A well-known exhibitor controlling four houses when asked the question answered, “We had our orchestra play a selection during the evening but before they had finished the audience applauded for the picture to start.” However, on dissecting this it was found that the orchestral instrumentation consisting of cornet, trombone, piano, violin, and drums was trying to play the William Tell Overture without house lights on, and no slide to announce what was being attempted

Another exhibitor whose theater seats 600 people charges 5c. admission on week days and 10c. on Saturday and Sunday. He books a service of second run features and miscellanies that total about ten reels. The music consists of a pianist to whom he pays $12 weekly, and the instrument used is well fitted for the wood pile. When asked the above question he answered, “I’d like to have good music but I can t afford it.” This is usually the type of a man that has tried everything for a living from delicatessens and groceries to newspapers and sodas, and would be most likely to have his “Ice Cold Soda” sign outside of his store all winter when he was trying to sell hot drinks inside.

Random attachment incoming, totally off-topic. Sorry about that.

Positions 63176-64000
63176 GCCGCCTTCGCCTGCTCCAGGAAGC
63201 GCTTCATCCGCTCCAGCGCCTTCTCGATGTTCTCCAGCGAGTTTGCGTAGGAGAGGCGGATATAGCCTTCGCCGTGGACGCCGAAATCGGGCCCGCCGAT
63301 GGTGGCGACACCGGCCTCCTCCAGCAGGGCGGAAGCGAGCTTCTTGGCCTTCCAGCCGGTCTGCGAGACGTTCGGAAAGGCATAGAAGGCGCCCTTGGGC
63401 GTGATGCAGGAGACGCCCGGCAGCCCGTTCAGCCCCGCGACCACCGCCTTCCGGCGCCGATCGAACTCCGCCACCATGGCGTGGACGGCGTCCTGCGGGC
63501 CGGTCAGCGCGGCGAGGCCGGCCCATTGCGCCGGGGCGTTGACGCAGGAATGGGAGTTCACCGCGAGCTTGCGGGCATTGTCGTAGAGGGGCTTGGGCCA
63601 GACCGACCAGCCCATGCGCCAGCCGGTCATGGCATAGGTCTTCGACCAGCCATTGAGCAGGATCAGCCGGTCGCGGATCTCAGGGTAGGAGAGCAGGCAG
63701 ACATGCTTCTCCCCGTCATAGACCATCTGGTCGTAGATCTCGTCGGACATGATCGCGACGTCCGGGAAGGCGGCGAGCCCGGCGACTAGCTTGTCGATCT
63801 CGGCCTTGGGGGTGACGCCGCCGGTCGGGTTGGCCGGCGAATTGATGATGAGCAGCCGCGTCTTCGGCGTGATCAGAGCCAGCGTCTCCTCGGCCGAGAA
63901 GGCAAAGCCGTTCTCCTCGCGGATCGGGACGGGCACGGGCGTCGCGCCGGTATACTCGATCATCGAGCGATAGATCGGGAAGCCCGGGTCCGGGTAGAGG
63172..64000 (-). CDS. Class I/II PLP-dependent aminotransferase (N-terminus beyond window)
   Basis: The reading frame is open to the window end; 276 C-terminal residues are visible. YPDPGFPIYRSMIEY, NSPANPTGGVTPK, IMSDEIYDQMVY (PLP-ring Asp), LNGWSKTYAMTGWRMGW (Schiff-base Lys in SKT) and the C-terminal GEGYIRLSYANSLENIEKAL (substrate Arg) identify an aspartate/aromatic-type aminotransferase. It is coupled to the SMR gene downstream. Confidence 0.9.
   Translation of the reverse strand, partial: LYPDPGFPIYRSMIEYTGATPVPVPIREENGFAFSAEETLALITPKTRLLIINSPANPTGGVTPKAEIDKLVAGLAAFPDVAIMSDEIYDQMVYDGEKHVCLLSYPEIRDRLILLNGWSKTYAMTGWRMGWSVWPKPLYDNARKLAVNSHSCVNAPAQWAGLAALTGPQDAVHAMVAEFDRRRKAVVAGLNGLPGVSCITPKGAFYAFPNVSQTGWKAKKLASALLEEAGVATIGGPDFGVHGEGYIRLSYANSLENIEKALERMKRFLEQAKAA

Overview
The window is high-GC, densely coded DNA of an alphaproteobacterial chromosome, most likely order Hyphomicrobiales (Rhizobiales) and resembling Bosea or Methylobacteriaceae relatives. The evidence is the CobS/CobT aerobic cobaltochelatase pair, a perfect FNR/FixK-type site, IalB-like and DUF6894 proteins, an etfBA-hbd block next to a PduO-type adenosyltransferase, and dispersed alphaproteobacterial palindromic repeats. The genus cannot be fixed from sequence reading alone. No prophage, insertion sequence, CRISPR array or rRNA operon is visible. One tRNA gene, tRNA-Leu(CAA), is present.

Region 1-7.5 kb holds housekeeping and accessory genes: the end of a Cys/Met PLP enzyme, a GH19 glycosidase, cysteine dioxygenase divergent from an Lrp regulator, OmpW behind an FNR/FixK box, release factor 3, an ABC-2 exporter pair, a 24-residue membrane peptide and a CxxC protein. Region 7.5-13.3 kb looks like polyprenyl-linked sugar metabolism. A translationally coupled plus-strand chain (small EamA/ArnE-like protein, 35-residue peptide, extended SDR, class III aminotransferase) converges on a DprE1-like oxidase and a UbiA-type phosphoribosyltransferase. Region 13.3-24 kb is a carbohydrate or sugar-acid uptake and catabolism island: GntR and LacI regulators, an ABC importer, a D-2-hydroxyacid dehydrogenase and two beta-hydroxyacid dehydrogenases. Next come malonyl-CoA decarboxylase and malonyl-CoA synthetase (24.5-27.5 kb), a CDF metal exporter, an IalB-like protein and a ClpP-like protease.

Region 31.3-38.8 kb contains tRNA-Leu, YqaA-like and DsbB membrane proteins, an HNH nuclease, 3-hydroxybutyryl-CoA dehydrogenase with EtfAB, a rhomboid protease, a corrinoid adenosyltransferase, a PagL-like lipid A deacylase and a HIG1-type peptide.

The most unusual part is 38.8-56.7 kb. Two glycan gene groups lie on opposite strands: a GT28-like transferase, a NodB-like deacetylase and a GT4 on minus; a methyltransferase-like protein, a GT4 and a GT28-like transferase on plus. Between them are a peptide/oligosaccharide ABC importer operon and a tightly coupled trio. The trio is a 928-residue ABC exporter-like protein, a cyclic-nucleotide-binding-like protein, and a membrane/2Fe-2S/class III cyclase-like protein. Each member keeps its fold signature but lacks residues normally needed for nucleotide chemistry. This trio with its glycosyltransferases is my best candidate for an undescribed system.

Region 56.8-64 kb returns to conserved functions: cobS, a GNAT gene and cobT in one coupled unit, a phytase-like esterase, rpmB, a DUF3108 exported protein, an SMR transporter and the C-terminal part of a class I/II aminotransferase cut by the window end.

But there is another kind of exhibitor. This is the man who realizes that in order to make his chance patron a permanent one he has to present his pictures with a fitting musical accompaniment. It should be borne in mind that it is not the quantity of musicians that gets the results but the quality.

In Brooklyn , N. Y., there is a small theater that seats 450 people and charges 10c. admission for en eight-reel show. The house supports three musicians (piano, violin, and a small reed organ) and the proprietor provides the music for which he spends $10 a month. Although this theatre has been built six years the owner will tell you that there were nine changes of management in the first four years, and when he bought it, it was considered a “lemon.” However, his attempt to give in a small way an entertainment on the lines of the leading houses has resulted in a successful enterprise.

No theater is so small that serious thought cannot be given to musical requirement. Better a violinist and a pianist who will try to play simple waltzes and intermezzos with some taste and expression than a noise combination of unskilled performers who have no knowledge of interpretation.

The efforts of the three leading houses of New York City are being watched by musicians and exhibitors all over the country, as their ultimate success may be taken as the recognized standard of how motion pictures should be presented.
J. Theakston
"You get more out of life when you go out to a movie!"

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Re: Film Music in 1916

Unread post by gentlemanfarmer » Thu Mar 01, 2012 7:00 am

A great article thanks for sharing it Jack.